Memory Effects of Speech and Gesture Binding: Cortical and Hippocampal Activation in Relation to Subsequent Memory Performance
Document Type Journal Article
Straube, B., A. Green, S. Weis, A. Chatterjee and T. Kricher. (2008). "Memory Effects of Speech and Gesture Binding: Cortical and Hippocampal Activation in Relation to Subsequent Memory Performance." Journal of Cognitive Neuroscience. Vol. 21(4). pp. 821-836.
© 2008 Massachusetts Institute of Technology
In human face-to-face communication, the content of speech is often illustrated by coverbal gestures. Behavioral evidence suggests that gestures provide advantages in the comprehension and memory of speech. Yet, how the human brain integrates abstract auditory and visual information into a common representation is not known. Our study investigates the neural basis of memory for bimodal speech and gesture representations. In this fMRI study, 12 participants were presented with video clips showing an actor performing meaningful metaphoric gestures (MG), unrelated, free gestures (FG), and no arm and hand movements (NG) accompanying sentences with an abstract content. After the fMRI session, the participants performed a recognition task. Behaviorally, the participants showed the highest hit rate for sentences accompanied by meaningful metaphoric gestures. Despite comparable old/new discrimination performances (d') for the three conditions, we obtained distinct memory-related left-hemispheric activations in the inferior frontal gyrus (IFG), the premotor cortex (BA 6), and the middle temporal gyrus (MTG), as well as significant correlations between hippocampal activation and memory performance in the metaphoric gesture condition. In contrast, unrelated speech and gesture information (FG) was processed in areas of the left occipito-temporal and cerebellar region and the right IFG just like the no-gesture condition (NG). We propose that the specific left-lateralized activation pattern for the metaphoric speech–gesture sentences reflects semantic integration of speech and gestures. These results provide novel evidence about the neural integration of abstract speech and gestures as it contributes to subsequent memory performance.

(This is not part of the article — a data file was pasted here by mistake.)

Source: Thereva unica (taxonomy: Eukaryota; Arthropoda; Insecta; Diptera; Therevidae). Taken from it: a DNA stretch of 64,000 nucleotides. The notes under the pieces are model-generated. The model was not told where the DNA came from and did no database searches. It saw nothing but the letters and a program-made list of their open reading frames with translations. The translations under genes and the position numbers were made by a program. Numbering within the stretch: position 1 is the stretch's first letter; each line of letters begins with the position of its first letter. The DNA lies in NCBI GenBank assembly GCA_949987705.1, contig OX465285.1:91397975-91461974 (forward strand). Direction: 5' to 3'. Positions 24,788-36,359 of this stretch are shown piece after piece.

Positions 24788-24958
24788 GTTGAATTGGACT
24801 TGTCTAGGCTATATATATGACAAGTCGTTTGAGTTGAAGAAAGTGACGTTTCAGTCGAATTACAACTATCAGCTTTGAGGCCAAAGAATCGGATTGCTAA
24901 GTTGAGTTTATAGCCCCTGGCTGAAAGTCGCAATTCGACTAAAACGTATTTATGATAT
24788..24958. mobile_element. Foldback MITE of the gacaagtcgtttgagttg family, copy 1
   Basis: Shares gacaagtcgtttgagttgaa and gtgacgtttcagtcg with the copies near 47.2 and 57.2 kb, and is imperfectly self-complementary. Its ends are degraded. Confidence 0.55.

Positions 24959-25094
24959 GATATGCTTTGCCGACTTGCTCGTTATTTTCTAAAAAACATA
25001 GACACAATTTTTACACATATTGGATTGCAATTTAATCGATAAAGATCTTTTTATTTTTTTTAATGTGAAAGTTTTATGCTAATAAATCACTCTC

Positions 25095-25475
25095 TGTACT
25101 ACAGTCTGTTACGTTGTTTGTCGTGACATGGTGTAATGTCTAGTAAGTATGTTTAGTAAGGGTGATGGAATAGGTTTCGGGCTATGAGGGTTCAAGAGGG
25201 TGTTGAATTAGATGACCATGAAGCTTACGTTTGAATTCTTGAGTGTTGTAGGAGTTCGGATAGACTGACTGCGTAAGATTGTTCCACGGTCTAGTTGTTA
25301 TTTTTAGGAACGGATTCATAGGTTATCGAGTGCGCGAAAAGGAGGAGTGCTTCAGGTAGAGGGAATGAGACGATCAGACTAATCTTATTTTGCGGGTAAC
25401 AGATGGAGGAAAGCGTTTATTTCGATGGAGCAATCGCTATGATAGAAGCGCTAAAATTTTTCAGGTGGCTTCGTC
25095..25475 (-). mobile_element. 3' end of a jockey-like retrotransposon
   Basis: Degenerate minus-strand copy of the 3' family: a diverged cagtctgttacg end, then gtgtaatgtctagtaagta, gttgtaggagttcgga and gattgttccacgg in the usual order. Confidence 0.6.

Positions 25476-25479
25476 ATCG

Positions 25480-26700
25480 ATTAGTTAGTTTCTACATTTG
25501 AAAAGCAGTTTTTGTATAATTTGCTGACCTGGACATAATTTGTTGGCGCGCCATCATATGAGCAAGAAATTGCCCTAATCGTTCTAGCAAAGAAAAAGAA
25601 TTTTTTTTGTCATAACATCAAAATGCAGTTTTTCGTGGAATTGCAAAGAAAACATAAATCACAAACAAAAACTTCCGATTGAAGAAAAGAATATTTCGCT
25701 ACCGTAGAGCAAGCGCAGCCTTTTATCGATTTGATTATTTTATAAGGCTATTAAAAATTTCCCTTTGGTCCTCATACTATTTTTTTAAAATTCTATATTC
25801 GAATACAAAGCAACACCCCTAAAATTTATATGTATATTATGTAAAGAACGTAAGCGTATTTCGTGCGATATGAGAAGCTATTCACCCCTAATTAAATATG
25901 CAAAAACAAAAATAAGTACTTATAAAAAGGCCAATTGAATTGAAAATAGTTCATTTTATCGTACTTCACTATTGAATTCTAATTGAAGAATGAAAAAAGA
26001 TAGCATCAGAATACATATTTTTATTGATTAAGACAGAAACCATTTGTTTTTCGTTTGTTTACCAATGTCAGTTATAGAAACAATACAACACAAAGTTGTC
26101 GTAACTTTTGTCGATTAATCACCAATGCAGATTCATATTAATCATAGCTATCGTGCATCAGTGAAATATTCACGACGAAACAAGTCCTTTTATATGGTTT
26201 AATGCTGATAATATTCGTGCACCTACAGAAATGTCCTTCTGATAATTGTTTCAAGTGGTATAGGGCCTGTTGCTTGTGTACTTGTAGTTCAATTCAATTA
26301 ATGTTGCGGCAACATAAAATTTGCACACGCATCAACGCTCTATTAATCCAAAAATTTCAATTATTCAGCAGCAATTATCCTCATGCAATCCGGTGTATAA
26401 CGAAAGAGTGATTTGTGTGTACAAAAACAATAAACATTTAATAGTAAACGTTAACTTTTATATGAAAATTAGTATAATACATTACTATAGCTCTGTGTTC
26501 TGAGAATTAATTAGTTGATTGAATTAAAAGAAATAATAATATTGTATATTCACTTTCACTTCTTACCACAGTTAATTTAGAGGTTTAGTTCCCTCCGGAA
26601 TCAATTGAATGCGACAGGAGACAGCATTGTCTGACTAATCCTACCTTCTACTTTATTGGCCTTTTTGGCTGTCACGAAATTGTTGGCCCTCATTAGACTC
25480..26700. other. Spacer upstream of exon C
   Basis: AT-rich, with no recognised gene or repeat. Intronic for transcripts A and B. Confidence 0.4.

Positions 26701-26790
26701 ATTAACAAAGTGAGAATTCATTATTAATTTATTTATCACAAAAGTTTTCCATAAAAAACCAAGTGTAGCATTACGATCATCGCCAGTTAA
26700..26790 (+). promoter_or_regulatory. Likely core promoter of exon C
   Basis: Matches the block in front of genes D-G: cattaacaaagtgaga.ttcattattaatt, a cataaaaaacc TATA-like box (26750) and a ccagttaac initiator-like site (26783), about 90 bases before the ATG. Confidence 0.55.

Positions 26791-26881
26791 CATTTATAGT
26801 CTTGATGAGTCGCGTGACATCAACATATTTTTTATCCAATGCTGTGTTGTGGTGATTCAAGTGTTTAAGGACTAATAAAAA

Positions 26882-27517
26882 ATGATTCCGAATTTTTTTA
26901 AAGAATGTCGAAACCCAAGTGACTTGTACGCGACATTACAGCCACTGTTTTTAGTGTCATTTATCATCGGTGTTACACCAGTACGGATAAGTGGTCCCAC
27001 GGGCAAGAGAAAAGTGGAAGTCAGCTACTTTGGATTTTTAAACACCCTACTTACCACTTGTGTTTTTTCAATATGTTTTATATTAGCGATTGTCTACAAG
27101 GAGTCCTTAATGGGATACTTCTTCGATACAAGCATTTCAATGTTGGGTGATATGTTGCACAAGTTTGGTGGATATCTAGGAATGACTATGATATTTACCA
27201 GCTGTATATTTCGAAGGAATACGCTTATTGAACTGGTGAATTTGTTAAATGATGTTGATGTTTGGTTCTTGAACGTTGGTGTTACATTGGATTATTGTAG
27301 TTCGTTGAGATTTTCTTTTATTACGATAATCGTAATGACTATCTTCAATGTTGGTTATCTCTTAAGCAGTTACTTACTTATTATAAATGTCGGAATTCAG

Date Posted: 09 November 2010
This document has been peer reviewed.